Aspiring food historian that I am, I’ve been reading Stephen Fried’s Appetite for America. It’s about Fred Harvey, who set up America’s first successful chain restaurant along the Santa Fe Railroad from Kansas to New Mexico during the last decades of the 19th Century. When he passed on in 1901, his son Ford ran the business. However, Ford never let on that Fred Harvey had actually died. As the chain grew further, the railroad literature still said “Meals by Fred Harvey” because that was the name of the company, not because the original Fred Harvey actually had anything to do with the meals anymore. Yet for decades people assumed that Fred Harvey was still alive.
When I first read this, it made me think of Betty Crocker (who would get letters from lesser-skilled housewives and sometimes their frustrated husbands) even though she was a fictional character. Then I saw the news about the superprofessor from UC-Irvine leaving his MOOC in mid-run and thought of Fred Harvey again:
Mr. McKenzie’s microeconomics course, however, will continue—just without him. “The very able course managers have everything they need to post the remaining lectures, course assignments, and discussion problems, week by week, as scheduled,” the professor wrote. “However, I will not be involved.”
Now, it seems quite clear that this class had many problems, many of which were the fault of the superprofessor himself. Nonetheless, there’s still two principles involved here that every professor who wants to receive a living wage really ought to defend.
The first is the idea that every course in a university curriculum needs to be updated regularly. Obviously this guy will never be teaching a MOOC again, but the idea that your class can go on without you ought to strike fear in the hearts of professors everywhere, super- or otherwise. While an Elvis impersonator can still play Elvis’s music after his death, the material that any professor teaches should reflect current scholarship. As Gerry Canavan explained the other day in a post that is well worth reading in its entirety:
The pedagogical justification for MOOCs derives from a misunderstood belief in the surety and fixidity of current academic knowledge when, in fact, the entire point of the academy is discovery and dialogue. That is: the MOOC assumes we know what there is for us to know, and the only question now is how to package that knowledge in its best possible form for widest dissemination.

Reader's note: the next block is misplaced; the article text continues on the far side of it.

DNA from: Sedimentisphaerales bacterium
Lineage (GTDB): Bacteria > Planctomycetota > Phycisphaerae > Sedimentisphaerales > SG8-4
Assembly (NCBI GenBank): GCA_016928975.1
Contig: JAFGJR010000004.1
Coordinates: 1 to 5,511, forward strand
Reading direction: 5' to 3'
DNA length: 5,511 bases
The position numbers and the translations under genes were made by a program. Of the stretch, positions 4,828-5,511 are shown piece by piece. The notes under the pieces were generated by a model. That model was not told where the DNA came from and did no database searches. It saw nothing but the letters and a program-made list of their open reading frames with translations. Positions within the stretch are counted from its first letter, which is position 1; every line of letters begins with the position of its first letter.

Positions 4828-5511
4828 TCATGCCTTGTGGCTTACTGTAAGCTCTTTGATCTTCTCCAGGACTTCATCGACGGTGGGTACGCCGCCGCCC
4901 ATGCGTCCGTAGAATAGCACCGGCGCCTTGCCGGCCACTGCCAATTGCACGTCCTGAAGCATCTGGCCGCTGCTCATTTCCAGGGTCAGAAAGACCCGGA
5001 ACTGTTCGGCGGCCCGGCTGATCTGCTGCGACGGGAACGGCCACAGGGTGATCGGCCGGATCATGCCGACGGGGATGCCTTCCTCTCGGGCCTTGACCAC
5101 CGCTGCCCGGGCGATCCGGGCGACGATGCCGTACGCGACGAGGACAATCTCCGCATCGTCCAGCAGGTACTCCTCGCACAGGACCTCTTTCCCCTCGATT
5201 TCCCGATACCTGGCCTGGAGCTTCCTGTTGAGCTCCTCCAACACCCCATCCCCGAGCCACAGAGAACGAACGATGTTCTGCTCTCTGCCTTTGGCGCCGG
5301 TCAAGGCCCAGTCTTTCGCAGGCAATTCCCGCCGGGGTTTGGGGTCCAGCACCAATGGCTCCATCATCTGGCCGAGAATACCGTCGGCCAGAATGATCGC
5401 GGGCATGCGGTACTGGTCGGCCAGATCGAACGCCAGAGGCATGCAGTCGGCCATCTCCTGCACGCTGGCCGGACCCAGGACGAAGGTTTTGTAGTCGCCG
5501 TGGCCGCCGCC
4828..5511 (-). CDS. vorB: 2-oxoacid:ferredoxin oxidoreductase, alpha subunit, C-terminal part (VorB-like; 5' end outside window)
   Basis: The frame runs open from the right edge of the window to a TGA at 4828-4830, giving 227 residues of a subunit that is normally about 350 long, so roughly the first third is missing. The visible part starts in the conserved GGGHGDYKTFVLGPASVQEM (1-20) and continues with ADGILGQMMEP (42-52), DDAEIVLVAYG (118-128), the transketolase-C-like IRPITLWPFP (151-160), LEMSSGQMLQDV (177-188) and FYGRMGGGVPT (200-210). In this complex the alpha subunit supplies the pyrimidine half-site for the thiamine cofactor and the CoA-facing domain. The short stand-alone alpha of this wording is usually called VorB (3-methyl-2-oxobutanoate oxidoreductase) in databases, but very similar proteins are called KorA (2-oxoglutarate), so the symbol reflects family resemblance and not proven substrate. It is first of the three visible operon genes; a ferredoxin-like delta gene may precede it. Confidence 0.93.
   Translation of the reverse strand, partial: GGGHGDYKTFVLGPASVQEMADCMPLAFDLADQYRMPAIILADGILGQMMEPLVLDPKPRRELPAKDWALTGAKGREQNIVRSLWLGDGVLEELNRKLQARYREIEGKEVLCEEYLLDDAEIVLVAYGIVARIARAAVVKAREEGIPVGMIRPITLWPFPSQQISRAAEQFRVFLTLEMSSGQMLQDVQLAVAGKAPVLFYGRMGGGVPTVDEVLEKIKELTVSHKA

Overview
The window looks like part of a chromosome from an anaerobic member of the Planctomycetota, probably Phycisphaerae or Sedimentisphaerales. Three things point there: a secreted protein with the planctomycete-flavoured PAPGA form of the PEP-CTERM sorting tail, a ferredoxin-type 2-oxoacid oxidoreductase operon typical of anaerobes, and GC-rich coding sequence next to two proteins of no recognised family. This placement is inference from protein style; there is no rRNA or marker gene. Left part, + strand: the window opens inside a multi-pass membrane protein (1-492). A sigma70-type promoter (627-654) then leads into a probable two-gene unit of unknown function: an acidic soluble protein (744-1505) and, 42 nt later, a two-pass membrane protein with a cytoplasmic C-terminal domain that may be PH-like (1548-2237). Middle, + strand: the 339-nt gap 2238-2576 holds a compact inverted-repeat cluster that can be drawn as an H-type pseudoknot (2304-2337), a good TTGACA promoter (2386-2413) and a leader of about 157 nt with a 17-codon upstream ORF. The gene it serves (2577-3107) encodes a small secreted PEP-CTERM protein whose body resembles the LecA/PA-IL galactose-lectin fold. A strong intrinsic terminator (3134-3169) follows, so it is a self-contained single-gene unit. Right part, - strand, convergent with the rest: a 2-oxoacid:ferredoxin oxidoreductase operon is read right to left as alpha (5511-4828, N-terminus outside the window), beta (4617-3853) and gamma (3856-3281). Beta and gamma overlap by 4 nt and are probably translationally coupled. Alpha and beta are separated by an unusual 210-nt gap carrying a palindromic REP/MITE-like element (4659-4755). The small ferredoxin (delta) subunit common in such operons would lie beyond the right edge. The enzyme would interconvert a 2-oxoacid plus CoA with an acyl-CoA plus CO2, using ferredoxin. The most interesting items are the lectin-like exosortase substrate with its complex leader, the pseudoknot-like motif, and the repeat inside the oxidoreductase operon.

I think this point is particularly important for history classes since lay people tend to assume that since the past is past it therefore never changes. Anybody who knows what the word “historiography” means knows that this is not true at all. While Frederick Jackson Turner may have been the greatest historian of his era, having Zombie Frederick Jackson Turner teach today’s students would be a terrible disservice to everyone involved.
The other principle here concerns the right to control the fruits of your own work. In the wake of this disaster, Derek Bruff (who’s facilitating the MOOCs coming soon to Vanderbilt) retweeted the link to something useful that he wrote last week:
Amy Collier, who supports online learning initiatives at Stanford, pointed out to me during the MROE workshop that an awful lot of people, including me, refer to these MOOCs as “Coursera courses” and not, say, “Georgia Tech courses” or “Vanderbilt courses.” I’ve used “Coursera course” as a shorthand to refer to the open online courses that Vanderbilt on the Coursera platform, but, thanks to Amy, I’m coming to see that such language is perhaps misleading.
I blogged earlier this month about the challenging design and production process required to launch one of these courses, a process undertaken largely by Vanderbilt faculty, students, and staff. Sure, Coursera assists with the course preparation and provides an online platform for the courses, but the heavy lifting is done by Vanderbilt. It’s also Vanderbilt that is responsible for setting the bar when it comes to the academic quality and rigor of these courses. We decide the content, design the assessments, and determine what merits a “Statement of Accomplishment.”
No disrespect to Derek (who is simply ruminating on the nature of his job), but in the old days nobody would ever refer to a course with a possessive other than an apostrophe “s” after that professor’s last name because nobody had any control over the content of that course but that professor. Yes, in some ways this particular superprofessor is not the most admirable guy (although I certainly applaud his fondness for maintaining academic standards), but this could easily serve as an opening shot in an intellectual property war that faculty are likely to lose.
Regular online instructors would likely be the first targets of this effort, but they’ll come for the rest of us next. When I sat in on a Moodle pitch once, their guy claimed that everything posted on Blackboard belongs to Blackboard. I’ve never had that verified, but I can certainly imagine some campus claiming that everything posted on their LMS belongs to them. Fred Harvey lived on because his family cultivated and benefited from that image. That’s not the same situation for faculty. After all, you’d have no control over whose brain they might insert into the carcass of your course.